Tangkahan is a beautiful village on the edge of Gunung Leusur National Park, in North Sumatra, Indonesia. It’s famous for the jungle, orangutans, Thomas leaf monkeys and, of course, elephants. What really makes the village stand out, though, is its beautiful story of how it transformed from an illegal logging hub to sustainable elephant tourism paradise. It is a fine example of how tourism can play an important role in sustainability and the fight against climate change.
Sustainable tourism in Sumatra
In cities and developed areas, the path to life-sustaining income for most people is fairly clear: with industries in finance, construction, hospitality and so on, one simply needs to get a job to pay their bills. In remote areas of the tropics, however, this path isn’t so clear and this, in turn, leads inhabitants of these areas to lean on the natural environments around them to sustain their livelihood…more often than not, to the detriment of local ecosystems.
In the case of Tangkahan Village, using elephants for logging trees to sell to traders along the Malacca Straits was an easy way to generate much-needed income. However, with the implementation of stronger regulations around national parks, elephant logging became illegal, forcing locals to look for new ways to make money.
Enter tourism, which has provided an alternative way to generate income for these families. Instead if using these gentle giants to carry logs, they are used to attract tourists to their little village and the amazing surrounding jungle.
Walking with Elephants in Sumatra
The concept was an immediate hit, and it became a reason to visit this village situated on the edge of the jungle, that no one would otherwise have gone to. It started with elephant riding and people came to sit in wooden howdahs on top of these mighty pachyderms. The locals realised that they no longer needed to illegally cut down their precious forest and poach the rare wildlife living there because they could have little guesthouses and earn the same amount by taking people on treks in the jungle and playing in the river.
Since the early days a lot has been researched on about elephants and we now know that it is harmful to them to put wooden howdahs on their backs and make them ride all day long. Much like the change from logging to tourism, this village has also took lessons on how to handle elephants with care to heart and now the core activities that they offer are trekking in the jungle with elephants, bathing them in the river, and if you’re lucky, being able to sit bareback on it’s neck while it’s crossing the river.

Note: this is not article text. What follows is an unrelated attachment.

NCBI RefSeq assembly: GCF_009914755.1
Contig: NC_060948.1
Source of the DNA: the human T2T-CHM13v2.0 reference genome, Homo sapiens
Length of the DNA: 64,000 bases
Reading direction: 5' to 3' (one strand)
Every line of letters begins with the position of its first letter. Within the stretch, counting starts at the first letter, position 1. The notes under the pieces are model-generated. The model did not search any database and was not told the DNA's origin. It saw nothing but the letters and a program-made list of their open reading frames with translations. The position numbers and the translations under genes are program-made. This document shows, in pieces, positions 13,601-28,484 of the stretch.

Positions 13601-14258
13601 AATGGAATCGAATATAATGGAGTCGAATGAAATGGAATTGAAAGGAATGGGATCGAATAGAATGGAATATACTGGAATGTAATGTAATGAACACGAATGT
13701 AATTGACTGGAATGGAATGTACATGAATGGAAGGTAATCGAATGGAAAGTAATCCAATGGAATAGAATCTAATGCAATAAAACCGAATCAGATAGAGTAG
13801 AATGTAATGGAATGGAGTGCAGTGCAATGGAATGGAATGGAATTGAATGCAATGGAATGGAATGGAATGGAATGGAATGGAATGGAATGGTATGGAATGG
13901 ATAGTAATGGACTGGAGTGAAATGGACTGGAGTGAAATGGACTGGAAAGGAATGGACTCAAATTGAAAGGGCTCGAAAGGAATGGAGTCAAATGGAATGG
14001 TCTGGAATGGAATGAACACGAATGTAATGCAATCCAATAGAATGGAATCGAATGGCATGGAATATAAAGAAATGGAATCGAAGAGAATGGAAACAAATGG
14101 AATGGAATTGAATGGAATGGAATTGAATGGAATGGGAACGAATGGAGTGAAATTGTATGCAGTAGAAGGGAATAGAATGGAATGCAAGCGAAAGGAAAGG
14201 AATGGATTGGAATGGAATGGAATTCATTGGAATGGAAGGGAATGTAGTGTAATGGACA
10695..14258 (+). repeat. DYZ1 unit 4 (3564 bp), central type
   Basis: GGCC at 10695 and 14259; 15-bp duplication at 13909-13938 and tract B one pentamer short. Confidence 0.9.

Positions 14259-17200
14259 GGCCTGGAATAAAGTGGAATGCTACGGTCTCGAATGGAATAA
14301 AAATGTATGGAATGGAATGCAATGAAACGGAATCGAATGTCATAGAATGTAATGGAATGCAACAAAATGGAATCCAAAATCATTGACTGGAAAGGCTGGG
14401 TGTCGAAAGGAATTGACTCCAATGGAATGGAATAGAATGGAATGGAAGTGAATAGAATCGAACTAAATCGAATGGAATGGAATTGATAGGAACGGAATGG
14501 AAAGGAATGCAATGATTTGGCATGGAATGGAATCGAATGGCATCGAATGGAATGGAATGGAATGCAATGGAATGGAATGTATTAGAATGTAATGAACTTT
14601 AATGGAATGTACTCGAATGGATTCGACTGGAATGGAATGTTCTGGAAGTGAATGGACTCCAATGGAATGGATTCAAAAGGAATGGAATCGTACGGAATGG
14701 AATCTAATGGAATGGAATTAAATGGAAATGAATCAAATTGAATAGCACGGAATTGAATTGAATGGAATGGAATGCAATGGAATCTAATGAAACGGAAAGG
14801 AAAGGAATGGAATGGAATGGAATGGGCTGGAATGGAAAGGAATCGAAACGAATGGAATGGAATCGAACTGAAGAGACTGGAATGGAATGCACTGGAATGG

We have found opinion articles online about Tangkahan, decrying the horrors the elephants endure, and calls for boycotts. However we stand firmly against boycotting this, as these articles don’t take into account how the elephants are being treated now and the alternative ways that locals would make money if they weren’t able to rely on tourism.
Neither do they take into account the crucial role that the Conservation Response Unit (CRU) plays in forest patrol. Their mahouts have been trained in forest monitoring, documentation and mitigation techniques, and forest rangers to address forest crime in a comprehensive conservation program that among other activities observes wildlife, herds wild elephants away from human settlements and provides community outreach.
If you’d like to experience this we highly recommend our Orangutans and Elephants of North Sumatra tour, during which there is a chance to explore North Sumatra’s rugged landscapes by jeep and on foot, searching for orangutans in the wild. After a night in a remote nature lodge, continue to an elephant rehabilitation centre for an unforgettable encounter with these gentle giants.
Sustainable Elephant Camps Assessments
At EXO we take elephants tourism very seriously, and with the guidance of EXO Foundation, we audit all the camps that we work with. The recent assessment of the Tangkahan Elephant Camp was very positive and it found that:
- They’re in good health, have access to vets on a regular basis
- The primary activities are trekking in the jungle with elephants
- They no longer offer elephant riding for tourists
- The elephants spent most of their day naturally grazing in the jungle
- They get washed in the river in the morning and in the afternoon
Given the economic benefits to the community, how it protects the forest and nature and that the elephants are well treated, we believe that it is worth coming to Tangkahan Elephant Camp and supporting them.
From an experiential perspective, it is also much more exciting and rewarding feeling to be walking in the forest with these giants. Not only can they walk quieter through the jungle than you can, but as you’re walking next to them, you also realise their incredible stature, and learn about their family dynamics, how they rear their young, and the incredible ways they interact with their environment.
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